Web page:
Daily News - Wednesday 1 April 2015

Posted 1 April 2015 1:43pm
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Pressure builds for Tony Abbott over drought-hit farmers

Sean Parnell - The Australian

The Australian yesterday revealed Coalition MPs were lobbying Tony Abbott to form a ministerial taskforce to help primary producers and local communities survive the prolonged drought.

Independent senator Nick Xenophon yesterday added his weight to the cause, calling on the government to find a long-term solution, having had his own proposal for a Rural Reconstruction and Development Bank rejected by a Senate committee.

“Farmers are going to the wall, many are suffering mentally and so are their families, and yet we see inaction from government and at times cruelty from the banking sector, in the high number and way foreclosures are carried out,” Senator Xenophon said.

While the committee rejected the proposal, in a report tabled yesterday, it nonetheless recommended the government pressure the big banks to provide a better picture of rural debt to enable informed policy decisions.content

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Third Catholic church linked to paedophile priest burns in suspected arson attack

Marissa Calligeros and Nino Bucci - The Age

A third Melbourne Catholic church linked to a paedophile priest has been set alight in a suspected arson attack in as many days.

Two separate fires were lit at St Mary's Church on Foster Street in Dandenong - one in the main church at the altar and the other in a storage room containing cloaks - about 2am on Monday.

It took firefighters 90 minutes to gain control of the blaze, which caused extensive heat and smoke damage to the 151-year-old building.

Police are investigating whether the fire is linked to two other suspicious fires at Catholic churches in Brighton and St Kilda East on Monday. Fire gutted the 123-year-old St James Church in Brighton on Monday morning, but the blaze at St Mary's in St Kilda East caused little damage.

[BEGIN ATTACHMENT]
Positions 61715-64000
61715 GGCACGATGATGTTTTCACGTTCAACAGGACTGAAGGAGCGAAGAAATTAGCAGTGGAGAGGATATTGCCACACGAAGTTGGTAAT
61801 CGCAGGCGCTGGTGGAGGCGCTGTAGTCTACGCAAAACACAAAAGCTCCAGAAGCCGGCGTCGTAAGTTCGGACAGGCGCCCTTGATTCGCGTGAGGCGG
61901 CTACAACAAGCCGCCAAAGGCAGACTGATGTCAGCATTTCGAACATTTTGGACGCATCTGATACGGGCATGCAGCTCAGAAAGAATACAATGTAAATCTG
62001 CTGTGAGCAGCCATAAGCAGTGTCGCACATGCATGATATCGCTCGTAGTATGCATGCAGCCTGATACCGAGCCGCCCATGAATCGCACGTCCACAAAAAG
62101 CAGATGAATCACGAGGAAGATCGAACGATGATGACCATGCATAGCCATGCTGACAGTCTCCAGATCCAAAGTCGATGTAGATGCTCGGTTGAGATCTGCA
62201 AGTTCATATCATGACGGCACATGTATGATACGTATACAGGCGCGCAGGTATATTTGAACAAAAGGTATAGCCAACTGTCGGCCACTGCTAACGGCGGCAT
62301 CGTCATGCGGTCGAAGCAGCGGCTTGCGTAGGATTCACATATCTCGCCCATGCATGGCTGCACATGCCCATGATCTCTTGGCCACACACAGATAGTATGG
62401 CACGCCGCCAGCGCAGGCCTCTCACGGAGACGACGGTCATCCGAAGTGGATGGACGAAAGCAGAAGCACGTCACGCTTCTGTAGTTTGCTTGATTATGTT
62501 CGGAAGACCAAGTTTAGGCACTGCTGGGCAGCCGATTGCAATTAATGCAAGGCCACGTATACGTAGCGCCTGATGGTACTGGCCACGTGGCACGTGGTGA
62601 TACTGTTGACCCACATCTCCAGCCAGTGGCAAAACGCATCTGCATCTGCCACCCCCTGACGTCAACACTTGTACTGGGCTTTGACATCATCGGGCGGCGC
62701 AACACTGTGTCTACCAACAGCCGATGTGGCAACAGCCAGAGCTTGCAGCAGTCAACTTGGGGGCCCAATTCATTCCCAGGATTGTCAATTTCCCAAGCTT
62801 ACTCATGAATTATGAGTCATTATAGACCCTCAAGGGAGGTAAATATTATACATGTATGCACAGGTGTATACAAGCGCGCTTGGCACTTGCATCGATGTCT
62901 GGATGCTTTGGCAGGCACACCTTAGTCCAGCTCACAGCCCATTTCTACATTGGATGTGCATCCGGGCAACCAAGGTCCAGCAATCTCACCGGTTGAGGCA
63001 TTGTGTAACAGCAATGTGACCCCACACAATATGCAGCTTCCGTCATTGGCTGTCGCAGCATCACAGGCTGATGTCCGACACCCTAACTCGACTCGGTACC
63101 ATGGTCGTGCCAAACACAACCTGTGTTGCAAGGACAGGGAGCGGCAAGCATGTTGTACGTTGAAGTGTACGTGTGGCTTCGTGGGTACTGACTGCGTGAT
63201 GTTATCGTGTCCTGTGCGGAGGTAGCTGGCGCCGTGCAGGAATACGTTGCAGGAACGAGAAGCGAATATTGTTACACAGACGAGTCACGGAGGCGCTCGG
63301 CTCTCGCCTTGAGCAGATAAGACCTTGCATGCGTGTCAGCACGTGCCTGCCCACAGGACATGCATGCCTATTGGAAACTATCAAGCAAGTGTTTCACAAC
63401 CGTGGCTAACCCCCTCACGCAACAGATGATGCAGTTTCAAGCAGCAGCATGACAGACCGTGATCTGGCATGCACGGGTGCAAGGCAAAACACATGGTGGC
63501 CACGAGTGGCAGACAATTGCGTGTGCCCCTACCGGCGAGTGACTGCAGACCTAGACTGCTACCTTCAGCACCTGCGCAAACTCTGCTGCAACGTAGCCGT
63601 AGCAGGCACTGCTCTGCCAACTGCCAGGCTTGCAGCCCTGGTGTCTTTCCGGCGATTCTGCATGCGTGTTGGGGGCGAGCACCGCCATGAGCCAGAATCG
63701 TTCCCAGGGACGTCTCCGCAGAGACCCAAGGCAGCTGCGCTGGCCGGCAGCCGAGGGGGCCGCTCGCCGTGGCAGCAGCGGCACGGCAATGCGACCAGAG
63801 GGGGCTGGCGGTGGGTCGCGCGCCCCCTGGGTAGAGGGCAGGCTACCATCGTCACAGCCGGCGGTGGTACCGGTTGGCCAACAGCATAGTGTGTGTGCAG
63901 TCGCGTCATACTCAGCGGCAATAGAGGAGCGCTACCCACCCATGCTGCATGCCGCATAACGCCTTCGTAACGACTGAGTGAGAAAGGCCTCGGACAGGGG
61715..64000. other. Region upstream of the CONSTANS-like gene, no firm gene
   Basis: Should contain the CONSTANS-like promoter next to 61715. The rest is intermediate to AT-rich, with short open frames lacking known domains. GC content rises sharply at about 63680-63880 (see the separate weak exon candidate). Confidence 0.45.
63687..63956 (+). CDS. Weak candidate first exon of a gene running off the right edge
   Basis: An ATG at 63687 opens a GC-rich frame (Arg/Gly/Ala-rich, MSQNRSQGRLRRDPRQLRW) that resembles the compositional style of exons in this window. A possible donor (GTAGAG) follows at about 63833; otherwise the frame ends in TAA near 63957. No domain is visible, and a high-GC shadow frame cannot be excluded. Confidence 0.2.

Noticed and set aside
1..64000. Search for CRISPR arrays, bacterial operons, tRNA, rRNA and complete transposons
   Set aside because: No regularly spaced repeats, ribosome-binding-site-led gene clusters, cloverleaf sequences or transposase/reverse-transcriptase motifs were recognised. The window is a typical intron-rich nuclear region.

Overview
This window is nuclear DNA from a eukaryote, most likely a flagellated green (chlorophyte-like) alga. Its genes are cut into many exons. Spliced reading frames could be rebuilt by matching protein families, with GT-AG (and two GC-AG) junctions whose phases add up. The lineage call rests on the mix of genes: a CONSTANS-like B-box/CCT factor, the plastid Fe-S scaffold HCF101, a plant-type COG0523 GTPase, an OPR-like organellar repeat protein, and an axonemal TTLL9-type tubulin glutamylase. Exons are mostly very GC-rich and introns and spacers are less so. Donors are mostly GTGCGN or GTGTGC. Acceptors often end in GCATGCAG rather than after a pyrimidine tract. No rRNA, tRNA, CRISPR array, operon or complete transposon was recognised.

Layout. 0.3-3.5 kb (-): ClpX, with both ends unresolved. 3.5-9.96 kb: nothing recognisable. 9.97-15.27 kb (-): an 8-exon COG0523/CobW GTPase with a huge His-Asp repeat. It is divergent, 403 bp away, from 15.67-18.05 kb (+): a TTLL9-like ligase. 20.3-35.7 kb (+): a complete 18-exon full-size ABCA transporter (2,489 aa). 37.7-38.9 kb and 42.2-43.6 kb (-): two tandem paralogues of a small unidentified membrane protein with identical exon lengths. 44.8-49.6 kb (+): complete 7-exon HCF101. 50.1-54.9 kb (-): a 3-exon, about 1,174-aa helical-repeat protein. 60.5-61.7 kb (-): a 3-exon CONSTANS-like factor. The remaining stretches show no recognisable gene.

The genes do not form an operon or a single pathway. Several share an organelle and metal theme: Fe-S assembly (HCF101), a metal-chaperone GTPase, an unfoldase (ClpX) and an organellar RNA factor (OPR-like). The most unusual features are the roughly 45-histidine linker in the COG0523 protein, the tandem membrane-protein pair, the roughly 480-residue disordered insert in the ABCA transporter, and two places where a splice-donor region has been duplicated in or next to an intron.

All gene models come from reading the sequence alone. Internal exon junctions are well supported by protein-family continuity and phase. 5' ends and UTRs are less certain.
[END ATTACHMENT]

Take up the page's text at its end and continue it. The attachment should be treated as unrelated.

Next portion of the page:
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Time for Tony Abbott to step up and tackle domestic violence in Australia

Susan Metcalf - The SMH

On Monday night Salwa Haydar was allegedly stabbed to death by her husband inside her Bexley home. In life, Salwa was a mother, sister, friend, counsellor, someone "highly regarded by her peers". But in death, Selma is now also one of a growing number of women killed at least weekly across the country by a partner or ex-partner.

Selma's family, her community, her friends, will feel the loss harshly. For Salwa's four children, including a teenage daughter whose hands were seriously injured in the incident, the impact will be devastating. As a society, as a country, we cannot allow these brutal and often preventable murders to continue.

While awareness of shocking rates and incidences of domestic violence has grown rapidly over recent years, government responses to the regular murders, terror and harm inflicted on large numbers of (mostly) women and children each day remain cruelly inadequate.

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Tasmanian Senator Jacqui Lambie says dedicated Indigenous seats in parliament must become policy.

Michelle Lovegrove and Andrea Booth - SBS News

You tell me 'why we can't have Constitutional recognition [of Indigenous Australians] and why we can't have dedicated Indigenous seats in this country,' and you'd better give me a damn good reason why we can’t have both," Ms Lambie told NITV News.

Lambie's comments come after moves to set up her own political party which the Australian Electoral Commission confirmed today she wants to register as the Jacqui Lambie Network.

But Linda Burney MP - one of Australia's longest serving Indigenous politicians - says that while she admires Lambie's tenacity and acknowledged there were not enough Indigenous people in Australian parliaments, she questions whether mandatory quotas are the best way forward for Indigenous Australian rights.

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